Assess Its Advantages and Disadvantages
IT 2000 and Internet for education The vision of the IT 2000 plan is that Singapore will be an “intelligent island” with an advanced nationwide information infrastructure in the 21st century. This vision will bring about new national competitive advantages and enhancements in the quality of life of the people of Singapore.
In order for Singaporeans to cope with and derive new capabilities in the information-driven world, it was imperative that MOE strategically plan for the prevalence of information technology (IT) in our mainstream education.The effectiveness of IT in boosting pupils’ learning, pupils’ readiness for workforce skills, teachers’ productivity and cost effectiveness are some of the prime concerns being addressed. The key to the development of these new capabilities is the global network, the Internet. The vast amount of resources available almost instantly from all over the world via the Internet will enrich the curriculum content and the instructional approaches of teachers.This mode of learning will also evolve to one that is independent and engaged through an interactive and generative multimedia environment. The motivation to learn will drive students to excel in the higher-order thinking skills that are required by workers in the global information era of the 21st century. Approaches While our present didactic approach to teaching has the strength of providing students with a good grounding in the basics, it was recognized that there should be greater emphasis on open-ended inquiry and higher-order thinking and process skills.
Assess Its Advantages and Disadvantages Essay Example
STW is a strategic project between MOE and NCB aimed at using IT to enhance teaching and learning. It is targeted to equip students with relevant skills for tomorrow’s workplace and provide the impetus for the growth of the local courseware development industry. The pilot covers the sciences for all secondary one students in six schools. A total of 2,400 students are currently involved in this pilot. The pilot was originally targeted to end in December 1996, but it has been extended to December 1997 to allow a more detailed study of the impact of the pilot as the students move into secondary two.Under STW, the Internet has been identified as a major educational resource. Internet access was made available to students on a mass basis.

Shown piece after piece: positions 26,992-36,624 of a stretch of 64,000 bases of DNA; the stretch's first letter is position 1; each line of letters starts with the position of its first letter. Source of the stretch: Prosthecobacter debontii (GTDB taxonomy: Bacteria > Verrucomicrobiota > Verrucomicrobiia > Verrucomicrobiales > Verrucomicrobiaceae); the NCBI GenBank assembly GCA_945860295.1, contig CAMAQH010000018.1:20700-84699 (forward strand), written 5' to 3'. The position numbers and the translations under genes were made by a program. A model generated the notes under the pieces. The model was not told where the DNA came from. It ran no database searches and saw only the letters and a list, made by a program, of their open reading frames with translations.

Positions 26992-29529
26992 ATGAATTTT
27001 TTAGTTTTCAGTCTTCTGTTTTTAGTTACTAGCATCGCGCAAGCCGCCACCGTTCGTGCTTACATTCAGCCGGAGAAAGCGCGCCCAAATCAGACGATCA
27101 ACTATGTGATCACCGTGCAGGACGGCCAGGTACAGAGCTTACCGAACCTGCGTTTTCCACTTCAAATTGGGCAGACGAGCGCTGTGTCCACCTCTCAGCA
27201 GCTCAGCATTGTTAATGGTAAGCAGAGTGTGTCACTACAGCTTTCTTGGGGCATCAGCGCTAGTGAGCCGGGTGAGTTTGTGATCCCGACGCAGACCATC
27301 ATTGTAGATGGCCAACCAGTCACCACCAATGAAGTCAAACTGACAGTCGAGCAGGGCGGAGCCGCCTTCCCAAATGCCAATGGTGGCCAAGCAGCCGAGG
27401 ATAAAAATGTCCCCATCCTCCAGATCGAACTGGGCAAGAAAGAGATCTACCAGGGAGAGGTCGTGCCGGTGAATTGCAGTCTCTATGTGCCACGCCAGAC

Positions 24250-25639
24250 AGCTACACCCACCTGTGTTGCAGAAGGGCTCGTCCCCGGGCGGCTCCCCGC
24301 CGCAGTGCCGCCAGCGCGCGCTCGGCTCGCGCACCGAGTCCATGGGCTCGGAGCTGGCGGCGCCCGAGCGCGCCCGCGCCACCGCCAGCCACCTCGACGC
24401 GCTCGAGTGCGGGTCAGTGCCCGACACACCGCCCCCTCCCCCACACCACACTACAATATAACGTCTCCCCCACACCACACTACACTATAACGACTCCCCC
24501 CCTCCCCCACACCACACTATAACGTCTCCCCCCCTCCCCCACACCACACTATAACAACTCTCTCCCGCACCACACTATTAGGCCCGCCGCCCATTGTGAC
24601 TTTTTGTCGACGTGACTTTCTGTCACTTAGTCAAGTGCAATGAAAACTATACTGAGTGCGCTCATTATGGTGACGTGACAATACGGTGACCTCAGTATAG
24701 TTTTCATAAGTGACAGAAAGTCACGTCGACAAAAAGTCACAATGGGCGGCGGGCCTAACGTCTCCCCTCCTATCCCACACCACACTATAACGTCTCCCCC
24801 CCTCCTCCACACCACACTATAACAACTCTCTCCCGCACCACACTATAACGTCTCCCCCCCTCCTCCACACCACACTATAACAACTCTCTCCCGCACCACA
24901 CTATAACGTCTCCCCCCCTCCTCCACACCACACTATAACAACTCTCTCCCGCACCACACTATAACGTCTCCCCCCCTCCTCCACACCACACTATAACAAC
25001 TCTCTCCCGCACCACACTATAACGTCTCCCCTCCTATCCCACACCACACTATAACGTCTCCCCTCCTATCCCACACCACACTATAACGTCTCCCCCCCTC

This is another landmark decision as Internet access was then primarily provided for teachers only. With this networked resource made available to students, a whole new approach toward information handling and learning complements was generated. As such, a total approach to training that covered both technical and pedagogical aspects was designed and carried out. Accelerated IT for Primary SchoolsAt the same time, MOE and NCB initiated another project, named Accelerated IT for Primary Schools. This project was also aimed at enhancing the use of IT as a learning and teaching tool in primary education through the use of multimedia PCs and educational CD-ROMs. The present configuration is basically standalone multimedia PC. Network implementation is planned; and when that is completed, the computers will also be linked to the Internet.
With this linkup, the pool of educational resources will be greatly enhanced. Collaborative projectsIn the current economic situation in Singapore, it is important that her citizens learn to work in groups both within and outside our physical borders. Student collaborative projects are seen as a good way to prepare our students for tomorrow’s challenges. Hence, NCB has also initiated some collaborative projects with schools. From a technology point of view, NCB also wanted to study the feasibility of various collaborative tools and their impact on students’ activities. These tools include applications that support voice and video communication.These projects have also helped to formulate guidelines to assist schools and teachers in integrating such projects into the curriculum.
Being a very small country, Singapore is not constrained by physical boundaries. Hence, collaboration with overseas schools will be more meaningful. Our telecommunication infrastructure is prevalent, thus making local collaboration through the Internet irrelevant. A number of lessons were learned in our overseas collaboration. Using tools like CU-SeeMe and Internet Phone require that the parties be online at the same time. However, this is not always possible.In the case of the United States, the time difference is at least 12 hours.
Hence, when our students are at school, their counterparts in the United States are still in bed. Collaborating with Australia was a little easier, as we shared similar time zones. Alternatively, collaboration with schools with vast time differences can still be carried out using e-mail. For student collaboration to take place, teachers must first be involved in the collaborative process themselves. This important component, which is often overlooked, is being addressed by looking into ways to help teachers collaborate among themselves.Trials are being carried out between two schools. The collaboration between Crescent Girls School (Singapore) and Peter Lalor Secondary College (Australia) involves the pairing up of teachers who teach the same subjects at similar levels.
The basis of pairing activity is twofold: to give teachers a purpose for using the Internet, and to identify the common elements of a subject. The spillover effect is that the teachers will want to involve their students in similar exchanges through collaborative projects. Internet awareness seminar In March 1996, an Internet awareness seminar was held for all principals.